Justice for the victims of "The Doodler" serial killer
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From January 1974 to September 1975, The Doodler hunted the Castro's gay community in San Francisco. He'd approach them by sketching them in bars and offering to do more elaborate drawings elsewhere. It was a pickup line that hooked people. It worked. He was a young, handsome and an articulate artist. Once they were alone, the men were stabbed and their bodies were dumped in parks and secluded cruising areas.
The Doodler has been credited with fourteen victims, but that number presupposes that he stopped after he disappeared, which we now know serial killers do not do. Anyone in law enforcement that researchers talk to instinctively seem to minimize the number of victims. Regardless of how informed they are to the facts of the case, the default mindset is to obscure the truth through revisionary history. Victim's names were blacked out and withheld from the media in the 1970's. They were made invisible and mute instantly upon death. Unless we speak up for them they will remain that way. Police don't want to own up to knowingly having let a serial killer walk free to continue his career of murder.
When the killings began, it had only been months since psychiatry had stopped classifying homosexuals as being mentally ill. The gay community was still in its infancy and was considered part of the culture's underbelly. It was believed that "Fags" got what they deserved, and keeping track of their deaths, dysfunction and disease was a waste of time and resources. Those detectives looked at the Doodler and his victims in the same way police look at murder among drug dealers, prostitutes or the homeless today. Who cared? That was the prevailing attitude.
Who were the victims? We know a handful of their names, but the shared commonality among them is that they were all queer. They were drag queens and gay men. They were simply written off. No one stepped forward to pursue justice from them, or peace for their loved ones. They were (and still are) disposable people.
And yes, before you even ask, William Friedkin's film "Cruising" was partly based on the case. Ironically, even when gay activists at the time were protesting Friedkin's film they didn't invoke the injustice of the original crimes, or its victim's rights. It didn't suit their cultural agenda, and it wasn't thought to be a fight worth fighting. The whole episode has been lost to gay history and now only survives as a passing reference in Armistead Maupin's Tales of the City, wherein he makes passing reference to "the Doodler, a sinister black man who sat at the bar and sketched your face . . . before taking you home to murder you."
These forgotten people deserve better, they are us, and they should have had their justice back then, because the cops knew who the Doodler was. Yup, you read that right. They knew. You see, three of his victims survived the attack. They each picked him out of a police lineup and confirmed that he was their assailant. The killer's psychiatrist even came forward to tell investigators that his patient admitted to having committed the brutal slayings during session. Additional, anonymous tips provided the killer's name and the license plate number of the suspect's car. The identified killer had been interviewed at length, for over a year, by the police and "talked freely" about the case with them, just short of confessing. This lead police to tell the press in 1977 that they were "fairly certain" regarding The Doodler's case, but court testimony of the survivors would be needed to identify him.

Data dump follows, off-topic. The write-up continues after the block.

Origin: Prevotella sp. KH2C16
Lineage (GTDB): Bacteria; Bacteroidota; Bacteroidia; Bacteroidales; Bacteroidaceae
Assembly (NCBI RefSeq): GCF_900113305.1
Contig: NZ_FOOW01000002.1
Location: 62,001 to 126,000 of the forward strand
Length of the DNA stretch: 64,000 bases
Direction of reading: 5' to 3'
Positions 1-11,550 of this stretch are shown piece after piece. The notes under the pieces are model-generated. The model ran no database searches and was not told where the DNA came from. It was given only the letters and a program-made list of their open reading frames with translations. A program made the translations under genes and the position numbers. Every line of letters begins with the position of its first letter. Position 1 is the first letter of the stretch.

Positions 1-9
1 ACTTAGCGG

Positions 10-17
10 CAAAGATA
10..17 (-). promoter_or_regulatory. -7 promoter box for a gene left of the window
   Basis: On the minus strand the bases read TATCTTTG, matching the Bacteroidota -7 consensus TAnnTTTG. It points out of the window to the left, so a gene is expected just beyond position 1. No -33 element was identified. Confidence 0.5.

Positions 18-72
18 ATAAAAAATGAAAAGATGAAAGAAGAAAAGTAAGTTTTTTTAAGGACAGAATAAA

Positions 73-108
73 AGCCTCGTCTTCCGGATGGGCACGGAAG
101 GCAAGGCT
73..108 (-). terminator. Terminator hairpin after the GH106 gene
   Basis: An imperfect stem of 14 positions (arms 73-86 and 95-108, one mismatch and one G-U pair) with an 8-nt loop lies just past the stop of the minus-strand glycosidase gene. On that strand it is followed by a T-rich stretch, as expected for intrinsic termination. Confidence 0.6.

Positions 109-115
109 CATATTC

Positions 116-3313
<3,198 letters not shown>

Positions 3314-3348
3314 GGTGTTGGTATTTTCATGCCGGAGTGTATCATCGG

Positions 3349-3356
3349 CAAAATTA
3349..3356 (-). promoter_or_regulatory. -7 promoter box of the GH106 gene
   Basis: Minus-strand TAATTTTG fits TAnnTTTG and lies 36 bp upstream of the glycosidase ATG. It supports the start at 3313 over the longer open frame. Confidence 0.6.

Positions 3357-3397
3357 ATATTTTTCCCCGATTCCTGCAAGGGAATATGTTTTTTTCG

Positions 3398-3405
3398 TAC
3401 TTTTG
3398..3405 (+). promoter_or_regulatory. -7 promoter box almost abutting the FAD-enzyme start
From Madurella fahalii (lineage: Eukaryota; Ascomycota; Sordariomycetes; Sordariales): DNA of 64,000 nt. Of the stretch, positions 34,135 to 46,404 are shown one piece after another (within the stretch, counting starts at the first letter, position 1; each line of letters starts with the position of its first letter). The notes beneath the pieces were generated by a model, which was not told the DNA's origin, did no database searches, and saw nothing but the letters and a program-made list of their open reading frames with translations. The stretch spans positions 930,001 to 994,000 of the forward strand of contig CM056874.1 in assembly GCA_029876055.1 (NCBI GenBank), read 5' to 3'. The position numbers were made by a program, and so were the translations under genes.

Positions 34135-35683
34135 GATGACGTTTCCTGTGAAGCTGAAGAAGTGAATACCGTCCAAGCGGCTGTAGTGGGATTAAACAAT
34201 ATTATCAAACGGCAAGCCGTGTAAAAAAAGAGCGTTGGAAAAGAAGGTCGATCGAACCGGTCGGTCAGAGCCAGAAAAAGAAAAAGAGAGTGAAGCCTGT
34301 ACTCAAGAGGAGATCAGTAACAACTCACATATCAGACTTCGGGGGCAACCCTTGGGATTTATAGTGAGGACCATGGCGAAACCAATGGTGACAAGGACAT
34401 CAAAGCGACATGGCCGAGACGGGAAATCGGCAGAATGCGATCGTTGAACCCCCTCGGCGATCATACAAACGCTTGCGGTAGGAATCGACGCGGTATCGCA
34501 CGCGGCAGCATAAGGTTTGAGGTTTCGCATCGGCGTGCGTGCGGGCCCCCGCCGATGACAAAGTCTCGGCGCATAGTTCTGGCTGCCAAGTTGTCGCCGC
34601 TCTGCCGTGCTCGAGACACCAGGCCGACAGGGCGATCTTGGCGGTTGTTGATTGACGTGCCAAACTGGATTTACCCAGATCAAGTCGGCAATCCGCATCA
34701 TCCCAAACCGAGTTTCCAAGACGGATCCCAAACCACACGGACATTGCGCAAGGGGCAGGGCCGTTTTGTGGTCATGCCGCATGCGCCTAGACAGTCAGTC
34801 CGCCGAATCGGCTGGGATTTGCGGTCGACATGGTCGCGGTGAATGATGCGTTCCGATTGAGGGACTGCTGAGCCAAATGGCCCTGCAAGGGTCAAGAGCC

So what happened?... the closet happened. All three of the surviving victims were closeted and refused to testify. They didn't want to publicly out themselves. Now before you pile a ton of judgement upon those three victims, remember that this was only a year after homosexuality stopped putting people in mental institutions. Coming out was not an option for anyone who did not want their lives demolished. Harvey Milk expressed his thoughts on the cultural atmosphere and the Doodler's surviving victims, saying "I understand their position. I respect the pressure society has put on them." What happened to these three closeted witnesses, and where have they been in all these decades since, is only one of many valid and concerning questions left unanswered by the police.
What we do know is that serial killers don't just take up stamp collecting. They continue. Solving this case could very well open the doors to solving an entire legacy of unsolved murders that were inflicted on the queer community. The name of the killer and all his forgotten victims are right there in the case file waiting for us to demand action.
When investigators approach The San Francisco Police Department they are told "We don't discuss open investigations". Forty years later, that response is absurd and unforgivable. Tell them that it's time they started discussing this case. Tell them that this is not acceptable. Tell them that we want justice and peace for our community. It is time for accountability. If you don't care, who will?
Part of getting the culture to care about injustice and inequality today is in caring enough to get it for our own people who were denied it before us. Be part of that. This is my impassioned request that you care. Please care.
Sign this petition to encourage District Attorney George Gascon and Senator Mark Leno to give the victims of the Doodler names and justice. Its long overdue.
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